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Robert Underwood Johnson, Clarence Clough Buell, Battles and Leaders of the Civil War. Volume 4., chapter 1.1 (search)
d. The other guns were 32-pounder carronades and 12-pounder mortars, placed on the curtain of the battery, facing the approach from the south. Most of these had been disabled by the terrible fire opened upon them. The remaining ones were field-pieces and two 8 and 10 inch mortars, the latter being used as coehorns against the enemy's trenches. The work was strengthened and improved, its plan gradually modified; traverses and merlons, and bomb-proofs capable of sheltering some 750 men (not 1600, as General Gillmore says, p. 74 of his book), were added to it by my orders, partly before the attack, partly after, and while the enemy was still making his advance. By the addition of a light parapet which I had caused to be thrown across its gorge, Wagner had thus become a closed battery, protected from a surprise on the rear. But it never was a formidable work ; and, in fact, it fought the enemy from the 10th of July, 1863, to the 6th of September of the same year, with men, artillery,
Robert Underwood Johnson, Clarence Clough Buell, Battles and Leaders of the Civil War. Volume 4., Forrest's defeat of Sturgis at Brice's cross-roads (June 10th, 1864). (search)
placed in command. Some weeks earlier he had commanded an expedition sent out from Memphis to intercept Forrest on his march southward after his capture of Fort Pillow and the massacre of its garrison, but had been unable to do so. On the 8th of June, before the enemy had been met, Sturgis, although he had supplies sufficient for eleven days, desired to give up the expedition, but was dissuaded. The cavalry was commanded by General B. H. Grierson, and consisted of two brigades: Waring's, 1600 men, two rifled guns, and four small howitzers, and Winslow's, 1800 men and a light battery. There were three brigades of infantry, two white and one colored. In all, over five thousand men with two 6-gun batteries. The whole, as a division, was commanded by Colonel W. L. McMillen. The expedition had a new and complete supply train with eighteen days rations. Adding regimental wagons, there were in all 250, exclusive of ambulances and medical wagons. June 8th the command reached Rip
Robert Underwood Johnson, Clarence Clough Buell, Battles and Leaders of the Civil War. Volume 4., The battle of New Market, Va., May 15th, 1864. (search)
s reserves did not amount to one thousand men, and these were undisciplined and armed mostly with hunting-rifles and shot-guns. This was the total scattered and incongruous force in front of Sigel in the valley the first week in May. The 1500 or 1600 veterans, with their horses, were in splendid condition for hard service. On May 5th we reached Woodstock, Sigel then being at Strasburg, only about twelve miles distant. By the aid of my scouts and the citizens, almost the exact strength of Si been ordered out, but had not had time to assemble from their scattered homes, and were not up. The entire force, above enumerated and present, of all arms, did not exceed three thousand men. My whole effective force, then present, did not exceed 1600 additional men. My largest regiment, the 62d Virginia Infantry, mounted, had present that day not quite 550 men. They were nearly all three-years' veterans, and never had been whipped, though they had been in many a hard fight. General Breckinrid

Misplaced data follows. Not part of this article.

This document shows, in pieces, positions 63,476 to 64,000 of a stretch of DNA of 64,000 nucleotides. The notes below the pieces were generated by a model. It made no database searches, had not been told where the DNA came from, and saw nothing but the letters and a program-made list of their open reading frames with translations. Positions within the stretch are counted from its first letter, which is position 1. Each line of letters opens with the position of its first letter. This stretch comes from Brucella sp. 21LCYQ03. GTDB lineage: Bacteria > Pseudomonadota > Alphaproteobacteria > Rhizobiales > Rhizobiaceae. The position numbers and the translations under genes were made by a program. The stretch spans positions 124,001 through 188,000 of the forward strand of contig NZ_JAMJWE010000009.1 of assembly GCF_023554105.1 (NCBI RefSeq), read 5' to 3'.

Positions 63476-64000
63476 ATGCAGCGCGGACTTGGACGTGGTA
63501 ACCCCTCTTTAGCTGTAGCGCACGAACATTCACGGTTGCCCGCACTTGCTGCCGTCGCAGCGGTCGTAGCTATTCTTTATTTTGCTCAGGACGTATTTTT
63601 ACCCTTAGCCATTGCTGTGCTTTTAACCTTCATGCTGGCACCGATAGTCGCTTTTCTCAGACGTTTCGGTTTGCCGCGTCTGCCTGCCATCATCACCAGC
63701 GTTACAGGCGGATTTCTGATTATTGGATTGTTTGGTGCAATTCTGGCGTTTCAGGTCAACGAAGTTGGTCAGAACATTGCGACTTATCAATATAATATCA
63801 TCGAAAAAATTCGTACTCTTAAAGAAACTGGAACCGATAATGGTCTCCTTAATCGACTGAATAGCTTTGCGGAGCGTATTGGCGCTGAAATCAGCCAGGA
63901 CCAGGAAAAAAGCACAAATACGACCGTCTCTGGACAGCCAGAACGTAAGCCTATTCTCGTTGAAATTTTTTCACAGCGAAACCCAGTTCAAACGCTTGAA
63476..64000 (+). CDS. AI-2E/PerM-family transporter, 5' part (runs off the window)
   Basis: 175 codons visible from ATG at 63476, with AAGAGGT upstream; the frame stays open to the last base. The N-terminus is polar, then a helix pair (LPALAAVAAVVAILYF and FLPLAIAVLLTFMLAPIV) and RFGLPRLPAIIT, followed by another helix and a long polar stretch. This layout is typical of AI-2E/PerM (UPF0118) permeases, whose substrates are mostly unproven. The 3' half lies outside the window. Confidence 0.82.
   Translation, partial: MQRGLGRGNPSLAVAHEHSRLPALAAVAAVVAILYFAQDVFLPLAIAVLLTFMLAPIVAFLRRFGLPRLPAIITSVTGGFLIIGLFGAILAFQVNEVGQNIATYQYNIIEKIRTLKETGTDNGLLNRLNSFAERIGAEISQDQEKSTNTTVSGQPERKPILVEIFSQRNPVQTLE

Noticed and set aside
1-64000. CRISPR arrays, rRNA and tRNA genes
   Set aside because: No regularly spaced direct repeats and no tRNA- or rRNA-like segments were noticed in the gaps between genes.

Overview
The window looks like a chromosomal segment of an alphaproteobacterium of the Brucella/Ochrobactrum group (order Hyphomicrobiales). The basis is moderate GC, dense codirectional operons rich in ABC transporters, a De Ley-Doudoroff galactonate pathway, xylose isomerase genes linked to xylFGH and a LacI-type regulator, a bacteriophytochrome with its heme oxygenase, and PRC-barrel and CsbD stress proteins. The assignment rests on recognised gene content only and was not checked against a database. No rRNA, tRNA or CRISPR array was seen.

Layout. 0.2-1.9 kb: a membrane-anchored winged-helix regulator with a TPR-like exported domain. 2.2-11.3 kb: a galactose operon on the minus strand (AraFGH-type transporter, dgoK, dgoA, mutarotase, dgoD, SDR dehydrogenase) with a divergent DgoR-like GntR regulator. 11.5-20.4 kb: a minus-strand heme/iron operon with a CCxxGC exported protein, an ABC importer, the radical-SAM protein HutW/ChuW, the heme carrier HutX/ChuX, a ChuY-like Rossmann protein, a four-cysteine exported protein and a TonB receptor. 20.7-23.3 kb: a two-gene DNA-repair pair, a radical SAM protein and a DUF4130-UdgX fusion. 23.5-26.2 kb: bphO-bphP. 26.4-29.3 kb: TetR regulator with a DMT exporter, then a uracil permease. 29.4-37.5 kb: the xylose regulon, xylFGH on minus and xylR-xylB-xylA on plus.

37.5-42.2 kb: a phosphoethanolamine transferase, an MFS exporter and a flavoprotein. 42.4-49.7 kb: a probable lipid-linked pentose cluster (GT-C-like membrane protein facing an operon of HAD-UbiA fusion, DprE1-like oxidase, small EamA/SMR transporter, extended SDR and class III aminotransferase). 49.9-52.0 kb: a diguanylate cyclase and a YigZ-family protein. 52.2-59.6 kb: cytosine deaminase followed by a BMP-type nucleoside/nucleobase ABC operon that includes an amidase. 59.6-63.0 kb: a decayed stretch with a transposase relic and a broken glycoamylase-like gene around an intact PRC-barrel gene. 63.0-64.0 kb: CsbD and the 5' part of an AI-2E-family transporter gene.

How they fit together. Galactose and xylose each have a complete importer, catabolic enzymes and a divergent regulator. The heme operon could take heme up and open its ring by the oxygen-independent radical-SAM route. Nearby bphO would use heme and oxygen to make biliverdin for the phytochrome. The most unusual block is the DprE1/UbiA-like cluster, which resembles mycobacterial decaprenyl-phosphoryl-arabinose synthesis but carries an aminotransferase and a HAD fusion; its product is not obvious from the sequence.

Robert Underwood Johnson, Clarence Clough Buell, Battles and Leaders of the Civil War. Volume 4., The defense of Fort Fisher. (search)
ith the Napoleon and the torpedoes I felt sure would successfully defend that portion of the work. The assaulting line on the right was directed at the angle or point of the L, and consisted of two thousand sailors and marines, Secretary Welles, in his report of the Navy Department, December 4th, 1865, says: Fourteen hundred sailors and marines were landed and participated in the direct assault ; but Admiral Porter in his report, dated off Fort Fisher, January 17th, 1865, says: I detailed 1600 sailors and 400 marines to accompany the troops in the assault — the sailors to board the sea-face, while the troops assaulted the land side.--editors. the greater portion of whom had flanked my torpedo lines by keeping close to the sea. Ordering the mound battery, and any other on the sea-face that could do so, to fire upon them, and the two Napoleons at the sally-port to join our Columbiad in pouring grape and canister into their ranks, I held in reserve the infantry fire. Whiting stood up
Robert Underwood Johnson, Clarence Clough Buell, Battles and Leaders of the Civil War. Volume 4., The Navy at Fort Fisher. (search)
commander, Lieutenant-Commander K. R. Breese, and the senior officers, it was decided to form three divisions, each composed of the men from the corresponding division squadrons of the fleet; the first division, under the command of Lieutenant-Commander C. H. Cushman, the second under Lieutenant-Commander James Parker (who was Breese's senior but waived his rank, the latter being in command as the admiral's representative), the third under Lieutenant-Commander T. O. Selfridge, Jr.; a total of 1600 blue jackets, to which was added a division of 400 marines under Captain L. L. Dawson. The whole force marched up the beach and lay down under its cover just outside rifle range, awaiting the movements of the army. We were formed by the flank, and our long line flying numerous flags gave a formidable appearance from the fort, and caused the Confederates to divide their forces, sending more than one-half to oppose the naval assault. At a preconcerted signal the sailors sprang forward to